Government Law

Can Rudy Giuliani rely on attorney-client privilege to avoid congressional testimony?

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Rudy Giuliani

Rudy Giuliani, President Donald Trump’s personal lawyer, in July 2016. Photo from

Rudy Giuliani, President Donald Trump’s personal lawyer, has suggested that he is protected by attorney-client privilege in the impeachment inquiry by Democrats in the U.S. House of Representatives. But at least one expert takes issue with that assertion.

House Democrats subpoenaed Giuliani on Monday, report the Los Angeles Times and the New York Times. They want Giuliani to provide documents to three House committees by Oct. 15 concerning efforts to get Ukraine to investigate former Vice President Joe Biden and his son, Hunter, a paid board member with a Ukrainian gas company.

The committees are seeking information in connection with Trump’s bid to get Ukraine to investigate whether Biden stopped a Ukrainian investigation of the gas company. In a Sept. 30 letter to Giuliani, the committee chairs said they are investigating allegations that he aided Trump “in a scheme to advance his personal political interests by abusing the power of the office of the president.”

On Sunday, Giuliani reminded Fox News that he is an attorney, and “there’s something called attorney-client privilege.”

Giuliani also mentioned the privilege in an interview with the New York Times, although he didn’t say whether he would refuse to comply with the subpoena. “We’re getting really close to, if we haven’t met, the standard of the McCarthy hearings where nobody seems to care about things like attorney-client privilege,” he said.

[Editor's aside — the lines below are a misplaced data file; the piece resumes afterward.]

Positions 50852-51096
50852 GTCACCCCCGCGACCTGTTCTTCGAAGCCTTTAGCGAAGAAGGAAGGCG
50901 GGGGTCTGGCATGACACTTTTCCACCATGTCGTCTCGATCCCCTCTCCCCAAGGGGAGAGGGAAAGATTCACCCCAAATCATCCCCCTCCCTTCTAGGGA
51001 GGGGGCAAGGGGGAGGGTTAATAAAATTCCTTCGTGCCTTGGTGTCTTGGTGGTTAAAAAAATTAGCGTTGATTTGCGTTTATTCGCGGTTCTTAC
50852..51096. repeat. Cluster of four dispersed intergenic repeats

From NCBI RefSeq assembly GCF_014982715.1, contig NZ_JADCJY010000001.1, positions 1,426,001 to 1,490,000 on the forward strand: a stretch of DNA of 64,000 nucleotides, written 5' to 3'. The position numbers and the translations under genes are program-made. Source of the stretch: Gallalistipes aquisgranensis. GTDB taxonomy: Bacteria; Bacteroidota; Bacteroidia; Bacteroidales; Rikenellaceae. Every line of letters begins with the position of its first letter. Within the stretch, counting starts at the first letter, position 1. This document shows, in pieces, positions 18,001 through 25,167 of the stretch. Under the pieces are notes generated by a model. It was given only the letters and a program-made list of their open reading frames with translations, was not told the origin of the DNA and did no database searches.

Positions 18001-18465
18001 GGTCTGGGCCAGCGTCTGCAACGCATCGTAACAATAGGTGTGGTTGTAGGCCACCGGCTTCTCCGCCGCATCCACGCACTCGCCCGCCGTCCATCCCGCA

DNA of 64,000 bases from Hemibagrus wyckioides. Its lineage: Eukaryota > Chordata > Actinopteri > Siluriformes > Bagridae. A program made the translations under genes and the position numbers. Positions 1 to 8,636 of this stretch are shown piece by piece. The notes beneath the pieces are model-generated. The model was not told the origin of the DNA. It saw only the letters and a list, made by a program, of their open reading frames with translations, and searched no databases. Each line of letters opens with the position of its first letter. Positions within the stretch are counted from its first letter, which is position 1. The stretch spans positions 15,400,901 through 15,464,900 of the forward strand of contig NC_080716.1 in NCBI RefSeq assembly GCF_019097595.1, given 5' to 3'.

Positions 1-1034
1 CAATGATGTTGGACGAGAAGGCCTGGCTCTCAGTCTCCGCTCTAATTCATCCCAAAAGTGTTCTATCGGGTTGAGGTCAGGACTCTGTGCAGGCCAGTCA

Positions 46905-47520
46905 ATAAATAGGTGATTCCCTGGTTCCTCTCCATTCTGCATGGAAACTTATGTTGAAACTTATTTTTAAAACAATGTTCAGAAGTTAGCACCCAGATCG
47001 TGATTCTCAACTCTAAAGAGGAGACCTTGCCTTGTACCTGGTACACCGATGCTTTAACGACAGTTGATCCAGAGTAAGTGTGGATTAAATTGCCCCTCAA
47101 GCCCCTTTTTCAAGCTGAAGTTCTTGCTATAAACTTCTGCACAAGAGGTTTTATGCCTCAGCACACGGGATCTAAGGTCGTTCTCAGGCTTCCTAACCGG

John Bies, a former lawyer in the Obama administration’s Department of Justice, wrote in a Sept. 30 post for the Lawfare blog that Giuliani might have to rethink any plans to rely on attorney-client privilege. According to Bies, it’s unclear whether much of the information of interest to Congress is even protected by the privilege.

“The privilege exists to protect the confidential communication between a client and an attorney made for the purpose of obtaining legal advice,” said Bies, who is currently the chief counsel at American Oversight, a government accountability nonprofit. “It does not protect, for instance, communications your attorney may have had with, say, foreign government officials—or, for that matter, with U.S. government officials.”

Pushing arguments about potential corruption to foreign officials doesn’t appear to involve providing confidential legal advice, Bies said. “It is not even clear that Giuliani’s conduct constitutes legal work performed in his capacity as Trump’s attorney, even if it were charitably viewed as something other than political campaign work,” Bies said.

Nor does it appear that Trump was conveying confidences to Giuliani, rather than directing him to undertake nonlegal activities on his behalf, Bies wrote.

Even if some of the communications are privileged, they would have little protection against compelled congressional testimony, Bies asserted. He cited three reasons why.

• First, Congress has long taken the position that it can insist on disclosure of privileged communications.

• Second, attorney-client privilege can be waived when privileged communications are disclosed to a third party—and Giuliani has discussed his efforts with a large number of people.

• Third, the crime-fraud exception to attorney-client privilege could apply if the actions violate campaign finance laws.

Bies also considers whether executive privilege would be available to Giuliani. Bies concluded that the answer is no because Giuliani is representing Trump in a personal capacity, rather than an official capacity.

“Representing the president in his personal capacity involves a different set of interests and concerns than the official, governmental decision-making processes executive privilege is designed to protect,” Bies said.

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